Starting at the bottom: Season 3 did not grab me.  I simply wasn't interested in Stringer's business (except for the way he ran the meetings in the funeral home).  I never bought into Avon's easy return, nor was I invested in Cutty's homecoming and his turning over a new leaf.  Carcetti was minor and an annoyance, and as much as I liked Bunny and the subplot of Hamsterdam, I couldn't take that plot seriously.  From the moment Hamsterdam began, I was waiting for it to topple over and take people with it.

 

Season 5: I definitely agree, the newspaper characters were basically one-dimensional and, aside from Gus, I thought the actors were several levels below Wire standards.  I'd disagree that even the worst Wire is better than other shows.  As far as the news side goes, I feel like I've seen better (performances) on many, many other tv shows.  

 

However, I enjoyed the intricate plotting and, let's face it, I loved seeing all the old faces as the stories tied up (implausibly) on the police and government side, more plausibly on the DA and drug dealers' side.  After a couple of seasons' break, the players in the drug world finally became interesting again.  My absolute favorite part of S5 was when the one guy shot the other guy (!!), while they were trying to raise the money to buy Marlo's connect, and it was for no other reason except in retaliation for Proposition Joe.  And then, this guy I'd never seen before starts to complain about the money that was lost.  I never saw any of that coming, and it was a great little summation of the drug world.  These pieces were enough to put Season 5 over Season 3, for me.

 

Season 1 blew my mind: I have to rank it first.  I liked Season 2 a lot, after I got used to it.  In terms of storytelling, I think Seasons 1 and 2 are in a different league than the rest.

 

I have very mixed feelings about Season 4.  The kids' and Prez's performances were excellent throughout. I really enjoyed them, and I think the chemistry between this particular teacher and these particular students was outstanding  That part of the story was very well acted.  However, all the underlying themes of the school setting were almost too consistent and coherent ... and expected.  So, while I loved a lot of Season 4, it didn't have anywhere near the same impact as Season 1,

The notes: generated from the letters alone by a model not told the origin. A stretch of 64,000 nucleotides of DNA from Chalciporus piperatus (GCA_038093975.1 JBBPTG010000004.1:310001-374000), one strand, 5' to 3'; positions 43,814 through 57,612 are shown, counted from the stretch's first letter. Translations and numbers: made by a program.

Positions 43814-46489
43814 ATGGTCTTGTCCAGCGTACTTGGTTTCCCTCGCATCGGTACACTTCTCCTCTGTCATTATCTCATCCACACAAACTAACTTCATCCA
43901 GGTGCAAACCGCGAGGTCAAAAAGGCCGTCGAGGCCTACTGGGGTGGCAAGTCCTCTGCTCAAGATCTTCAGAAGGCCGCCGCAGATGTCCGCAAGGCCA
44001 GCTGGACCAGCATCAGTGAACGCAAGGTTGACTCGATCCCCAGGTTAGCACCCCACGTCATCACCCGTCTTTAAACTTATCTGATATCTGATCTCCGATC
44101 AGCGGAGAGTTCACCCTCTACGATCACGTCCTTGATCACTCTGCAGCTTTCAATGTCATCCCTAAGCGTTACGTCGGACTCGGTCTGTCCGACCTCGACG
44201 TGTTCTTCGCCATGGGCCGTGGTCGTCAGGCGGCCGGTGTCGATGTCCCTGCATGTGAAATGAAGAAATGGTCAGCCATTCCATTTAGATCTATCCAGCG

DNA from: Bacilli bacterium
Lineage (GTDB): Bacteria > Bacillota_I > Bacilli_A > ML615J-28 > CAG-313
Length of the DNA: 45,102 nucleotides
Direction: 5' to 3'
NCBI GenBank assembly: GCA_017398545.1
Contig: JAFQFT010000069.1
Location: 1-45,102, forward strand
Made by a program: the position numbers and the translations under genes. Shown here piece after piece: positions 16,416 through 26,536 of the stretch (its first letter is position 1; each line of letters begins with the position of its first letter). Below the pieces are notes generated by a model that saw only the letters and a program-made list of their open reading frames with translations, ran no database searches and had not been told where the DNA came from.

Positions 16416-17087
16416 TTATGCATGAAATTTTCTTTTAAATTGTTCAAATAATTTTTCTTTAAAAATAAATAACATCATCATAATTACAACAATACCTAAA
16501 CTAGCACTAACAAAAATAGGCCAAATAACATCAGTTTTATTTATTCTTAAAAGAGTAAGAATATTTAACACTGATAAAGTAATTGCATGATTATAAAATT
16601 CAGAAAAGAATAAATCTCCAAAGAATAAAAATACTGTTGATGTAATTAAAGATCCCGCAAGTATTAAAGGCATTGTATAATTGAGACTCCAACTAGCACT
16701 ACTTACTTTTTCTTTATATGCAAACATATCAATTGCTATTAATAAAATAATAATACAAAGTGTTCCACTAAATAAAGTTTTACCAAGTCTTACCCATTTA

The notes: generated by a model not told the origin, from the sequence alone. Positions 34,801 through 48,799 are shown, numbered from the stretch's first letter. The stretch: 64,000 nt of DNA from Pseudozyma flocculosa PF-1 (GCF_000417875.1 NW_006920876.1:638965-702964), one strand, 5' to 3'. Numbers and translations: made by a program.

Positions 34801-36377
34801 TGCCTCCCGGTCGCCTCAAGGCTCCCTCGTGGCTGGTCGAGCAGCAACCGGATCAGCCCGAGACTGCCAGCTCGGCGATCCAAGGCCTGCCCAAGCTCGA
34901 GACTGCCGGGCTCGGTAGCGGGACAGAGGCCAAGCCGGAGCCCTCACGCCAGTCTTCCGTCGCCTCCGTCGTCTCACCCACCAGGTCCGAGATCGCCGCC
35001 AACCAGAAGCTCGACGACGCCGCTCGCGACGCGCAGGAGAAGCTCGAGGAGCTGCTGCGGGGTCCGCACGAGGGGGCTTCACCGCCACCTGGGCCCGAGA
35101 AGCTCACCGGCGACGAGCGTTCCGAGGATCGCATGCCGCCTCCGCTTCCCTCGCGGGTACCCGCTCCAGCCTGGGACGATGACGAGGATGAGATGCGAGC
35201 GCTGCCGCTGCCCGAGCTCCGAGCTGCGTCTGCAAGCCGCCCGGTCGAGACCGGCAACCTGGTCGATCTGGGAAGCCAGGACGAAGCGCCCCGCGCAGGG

Season 4 also had the vacants story working against it, in some sense.  I thought it was a great story.  But I couldn't exactly enjoy it, because it was filled with so many horrifying moments.  Also, aside from Snoop, (who provided many of those horrifying moments), the main characters (Marlo and Chris) seemed super bland.  

 

On the positive side again, Season 4 had Bubbles and Prez and Carver really shining individually, plus all the fine young talent.  Bravo, and that is what gives Season 4 the edge over Season 2 (which I really liked, but have discussed elsewhere).  

 

Unlike most other shows which, when I'm done with them, I'm done, I can imagine re-watching the entire series of The Wire, and soon-ish.  I think I will enjoy ranking and re-ranking aspects of this show for a long time to come.

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I loved all the seasons.  I especially liked Season 2 with the Sobotkas and the Greek.  Season 3 and Stringer Bell, and Good Lord, Hamsterdam.  Season 1 just for the detailed examination of the police work and the wire tapping.  Season 4 obviously had the most heart with the school story arc.  Just finished season 5 and I thought it was great.  I had read a lot that it wasn't quite as good as the other seasons but I thought it was very strong.  Because they had two fewer episodes they couldn't meander off into a lot of side arcs on characters' lives, but having just the ten made it much more tightly focused.  There was never a dull moment or a wasted scene. The corruption in The Sun very much mirrored the corruption in the police department and the school system, with the editors sweeping Templeton's obviously phony reporting under the rug and demoting those who tried to expose it because the paper was losing money and Templeton's stories were increasing circulation.  Much like the police department falsifying crime stats and the school system manipulating test scores.  I also thought they did a great job of bringing closure to the many characters while at the same time tying together many of the show's themes.  In the final scenes, you can see the whole cycle starting all over again, both on the streets, in the police department, and in the political arena, just with different players or older players in new roles.  It wasn't the epic western showdown finish of Breaking Bad or the make a grown man cry finale of Six Feet Under, but it was a great end to a tremendous series.

Edited by Dobian
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Here's a question - whose stories (by which I probably mean character evolution, but you might mean something different) did you like best?
 

Mine would be (in order):

 

1) Bubbles

2) Michael

3) D'Angelo

4) Prez

5) Carter

 

with honorary mentions for Lieutenant Daniels and Kima.  And maybe even Herc (although I didn't like where he started or ended up).

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The characters I was always happy to spend time with: